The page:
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Westra: Savoring Paris-Nice stage win worth lost GC chance

  • By Andrew Hood
  • Published Mar. 8, 2012
  • Updated Oct. 30, 2014 at 9:51 AM EST
Lieuwe Westra wins stage five of the 2012 Paris-Nice. Photo: Graham Watson | www.grahamwatson.com

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Complete coverage of the 2012 Paris-Nice

MENDE, France (VN) — Did Lieuwve Westra (Vacansoleil-DCM) blow a chance to grab the race leader’s jersey at Paris-Nice after coasting across the line en route to winning in Thursday’s decisive climbing stage?

Maybe so, but Westra says celebrating what he called the most important win of his career to date was worth savoring.

“It’s already the biggest day of my career, to win a stage at Paris-Nice. Today is just super the way it is,” said the Dutch rider. “Maybe if I went faster to the line, I could take the jersey? I don’t know. For me, the stage win is enough.”

Westra, 29, eased off the pedals in the closing 75 meters when he was confident he had the win in the bag and coasted across the finish line, pointing to his Vacansoleil kit and raising his arms in triumph.

That might have cost Westra a few seconds that could come back to haunt him if he can remain close to the overall lead going into Sunday’s decisive climbing time trial up Col d’Eze.

Westra earned a 10-second winner’s bonus and nudged into second overall at just six seconds behind race-leader Bradley Wiggins (Sky), with Levi Leipheimer (Omega Pharma-Quick Step) slotting into third, at 10 seconds adrift.

Westra said it doesn’t matter; at least he’s saying that now.

“It’s good for the team (not to have the jersey). We won’t have to be at the front for the next two days,” he said. “I hope for two sprints the next two days, then we have the time trial on Sunday. Then we’ll see.”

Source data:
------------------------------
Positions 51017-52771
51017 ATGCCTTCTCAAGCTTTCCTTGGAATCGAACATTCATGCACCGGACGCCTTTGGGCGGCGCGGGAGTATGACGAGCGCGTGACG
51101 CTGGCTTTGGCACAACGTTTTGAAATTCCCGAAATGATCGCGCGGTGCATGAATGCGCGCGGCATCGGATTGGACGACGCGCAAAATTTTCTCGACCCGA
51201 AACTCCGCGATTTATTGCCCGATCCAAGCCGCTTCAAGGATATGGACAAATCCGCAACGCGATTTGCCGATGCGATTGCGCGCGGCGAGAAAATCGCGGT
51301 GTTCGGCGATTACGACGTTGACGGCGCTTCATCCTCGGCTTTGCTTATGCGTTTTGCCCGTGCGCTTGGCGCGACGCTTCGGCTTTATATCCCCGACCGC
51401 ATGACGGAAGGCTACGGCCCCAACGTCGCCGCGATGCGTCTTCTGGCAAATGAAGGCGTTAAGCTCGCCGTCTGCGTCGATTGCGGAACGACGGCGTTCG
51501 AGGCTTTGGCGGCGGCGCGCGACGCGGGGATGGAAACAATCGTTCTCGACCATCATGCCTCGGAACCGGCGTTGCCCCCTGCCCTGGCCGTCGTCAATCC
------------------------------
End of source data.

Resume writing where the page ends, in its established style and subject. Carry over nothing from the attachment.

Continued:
Westra is no slouch against the clock, where most of his top results have come. Last year, he was eighth in the world time trial championships and won the TT stage at the Tour of Belgium; the Dutchman was also second to Tony Martin at the Volta ao Algarve and third in the TT at the Tour de Romandie.

Westra, who now lives and trains most of the year in Spain, shaved four kilograms off his weight coming into this season, giving him more firepower in the climbs.

He showed off that leaner build with a well-timed attack with 800m to go to win the stage and nearly ride away with the leader’s jersey.

“I am a specialist in a time trial and now I win here on this climb. For me it’s unbelievable,” he said. “I’ve had good legs, I was third yesterday. I felt really good in the last hour. On the last climb, the feeling was perfect. I said this is my day. When Wiggins attacked, I followed. I thought, ‘why not?’ I had good legs. I went in the last 800m and I took 100m and it was enough for the win.”

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Andrew Hood

Andrew Hood

Andrew Hood cut his journalistic teeth at Colorado dailies before the web boom opened the door to European cycling in the mid-1990s. Hood has covered every Tour de France since 1996 and has been VeloNews' European correspondent since 2002.

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